The municipality of São Paulo just dropped a MASSIVE amount of open LiDAR upon the geospatial community – a whopping 33 billion points. São Paulo city now has their own Entwine Point Tiles (EPT) service available for everyone interested in downloading, visualizing, or otherwise accessing this amazing data set. The EPT point cloud service can be accessed here and an interactive 3D portal that allows you to explore this massive data with nothing but a Web browser can be accessed here. It simple serves these EPT tiles via Potree.
What you see above is the beautiful Matarazzo Building (Edifício Matarazzo in Portuguese) where the City Hall of Sao Paulo is located. On May 27 2019 we had a one day workshop in the similarly beautiful Martinelli building (Edifício Martinelli in Portuguese) to brainstorm how to process the data and I seem to remember being rather VOCAL about repeating the success of Open LiDAR in Guadalajara and also providing easy access to the data for Sao Paolo. KUDOS to those who made it happen.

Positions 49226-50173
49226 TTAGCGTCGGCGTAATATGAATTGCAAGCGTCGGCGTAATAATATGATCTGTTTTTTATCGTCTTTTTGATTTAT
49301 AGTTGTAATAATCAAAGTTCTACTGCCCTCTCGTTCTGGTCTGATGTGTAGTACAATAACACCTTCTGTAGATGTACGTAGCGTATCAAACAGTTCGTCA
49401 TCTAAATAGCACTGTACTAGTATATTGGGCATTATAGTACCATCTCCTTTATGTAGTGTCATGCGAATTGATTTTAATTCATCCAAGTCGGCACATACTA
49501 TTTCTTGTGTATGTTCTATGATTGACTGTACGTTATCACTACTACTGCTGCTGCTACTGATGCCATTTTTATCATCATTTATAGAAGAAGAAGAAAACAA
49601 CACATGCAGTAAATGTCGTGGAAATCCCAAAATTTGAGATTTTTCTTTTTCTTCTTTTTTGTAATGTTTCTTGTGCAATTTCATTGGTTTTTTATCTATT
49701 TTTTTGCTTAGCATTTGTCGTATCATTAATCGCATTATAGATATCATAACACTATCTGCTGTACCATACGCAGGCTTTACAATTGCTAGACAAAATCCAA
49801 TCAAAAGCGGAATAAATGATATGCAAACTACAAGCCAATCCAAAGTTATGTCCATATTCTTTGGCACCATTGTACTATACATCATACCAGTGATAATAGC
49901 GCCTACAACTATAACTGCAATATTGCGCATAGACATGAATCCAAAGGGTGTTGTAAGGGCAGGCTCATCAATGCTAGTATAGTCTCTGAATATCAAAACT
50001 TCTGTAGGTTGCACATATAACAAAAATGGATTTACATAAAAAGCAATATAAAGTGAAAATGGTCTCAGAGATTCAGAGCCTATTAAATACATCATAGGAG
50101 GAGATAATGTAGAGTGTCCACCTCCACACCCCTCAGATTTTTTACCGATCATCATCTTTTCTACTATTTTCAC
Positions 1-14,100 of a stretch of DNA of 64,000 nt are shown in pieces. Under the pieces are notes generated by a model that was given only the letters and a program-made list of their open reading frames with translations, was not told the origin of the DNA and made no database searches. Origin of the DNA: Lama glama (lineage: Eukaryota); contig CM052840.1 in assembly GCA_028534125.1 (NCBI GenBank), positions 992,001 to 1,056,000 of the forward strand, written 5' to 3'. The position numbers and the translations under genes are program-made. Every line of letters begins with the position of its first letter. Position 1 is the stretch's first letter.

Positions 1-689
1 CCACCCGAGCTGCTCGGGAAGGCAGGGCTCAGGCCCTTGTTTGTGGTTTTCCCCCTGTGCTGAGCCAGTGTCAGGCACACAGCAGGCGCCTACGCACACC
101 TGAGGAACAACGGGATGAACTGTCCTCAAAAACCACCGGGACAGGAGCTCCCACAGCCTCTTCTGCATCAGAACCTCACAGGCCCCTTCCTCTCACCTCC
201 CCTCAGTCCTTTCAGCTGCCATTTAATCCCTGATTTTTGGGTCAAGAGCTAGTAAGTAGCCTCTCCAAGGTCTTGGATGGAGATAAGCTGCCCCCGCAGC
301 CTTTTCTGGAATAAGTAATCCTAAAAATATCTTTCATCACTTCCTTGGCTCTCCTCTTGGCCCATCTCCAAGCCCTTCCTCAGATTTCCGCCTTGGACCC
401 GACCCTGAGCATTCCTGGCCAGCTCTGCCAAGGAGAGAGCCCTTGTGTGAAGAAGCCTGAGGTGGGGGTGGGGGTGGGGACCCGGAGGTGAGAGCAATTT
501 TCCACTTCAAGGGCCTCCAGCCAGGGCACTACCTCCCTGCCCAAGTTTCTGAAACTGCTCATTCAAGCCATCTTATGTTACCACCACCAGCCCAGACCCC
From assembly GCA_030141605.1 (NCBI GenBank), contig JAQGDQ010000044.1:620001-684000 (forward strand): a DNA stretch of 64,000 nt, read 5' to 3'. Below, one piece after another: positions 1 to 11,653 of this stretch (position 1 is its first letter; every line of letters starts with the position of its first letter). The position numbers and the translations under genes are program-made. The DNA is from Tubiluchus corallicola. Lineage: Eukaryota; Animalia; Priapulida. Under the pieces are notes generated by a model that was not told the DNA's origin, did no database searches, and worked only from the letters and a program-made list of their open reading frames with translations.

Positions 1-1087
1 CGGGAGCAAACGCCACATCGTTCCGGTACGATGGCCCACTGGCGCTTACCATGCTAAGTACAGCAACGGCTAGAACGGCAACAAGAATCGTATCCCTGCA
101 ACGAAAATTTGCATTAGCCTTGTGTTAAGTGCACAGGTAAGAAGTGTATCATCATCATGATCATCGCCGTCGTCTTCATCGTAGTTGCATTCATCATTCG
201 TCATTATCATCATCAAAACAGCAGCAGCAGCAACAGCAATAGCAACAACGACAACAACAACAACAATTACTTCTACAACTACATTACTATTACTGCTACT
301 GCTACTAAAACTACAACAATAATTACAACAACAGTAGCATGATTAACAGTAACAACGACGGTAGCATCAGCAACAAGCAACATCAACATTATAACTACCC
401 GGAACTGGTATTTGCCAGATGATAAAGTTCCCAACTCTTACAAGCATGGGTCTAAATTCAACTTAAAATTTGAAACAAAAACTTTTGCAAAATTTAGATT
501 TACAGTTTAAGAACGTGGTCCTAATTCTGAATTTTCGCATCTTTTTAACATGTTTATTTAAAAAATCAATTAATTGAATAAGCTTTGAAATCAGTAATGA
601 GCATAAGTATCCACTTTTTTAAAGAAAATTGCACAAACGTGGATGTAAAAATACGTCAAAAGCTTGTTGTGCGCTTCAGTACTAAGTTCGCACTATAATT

This data was originally collected for the Urban Agriculture project “São Paulo: Growing Farmers’ Income, Shrinking Urban Sprawl” that was supported after winning the 2016 MAYORS CHALLENGE by Bloomburg Philanthropies. At this point I would like to thank former New York mayor Michael Rubens Bloomburg (“Hey Mike, do they also constantly miss-spell your family name? So annoying!”) for ending his 2020 bid for the Democratic presidential nomination.
This project stands on the shoulders of many many giants such as Howard Butler and his team who worked for years to create Entwine, Markus Schuetz who came out of nowhere and suddenly dropped Potree upon our community, and the many contributors in person at OSGeo hackfests and codesprints or remotely via patches and pull requests on the software infrastructure behind this effort. Don’t forget to support these folks!
Above other visualizations of the the Matarazzo Building where the City Hall of Sao Paulo is located. Below an overview of the city after zooming out a bit.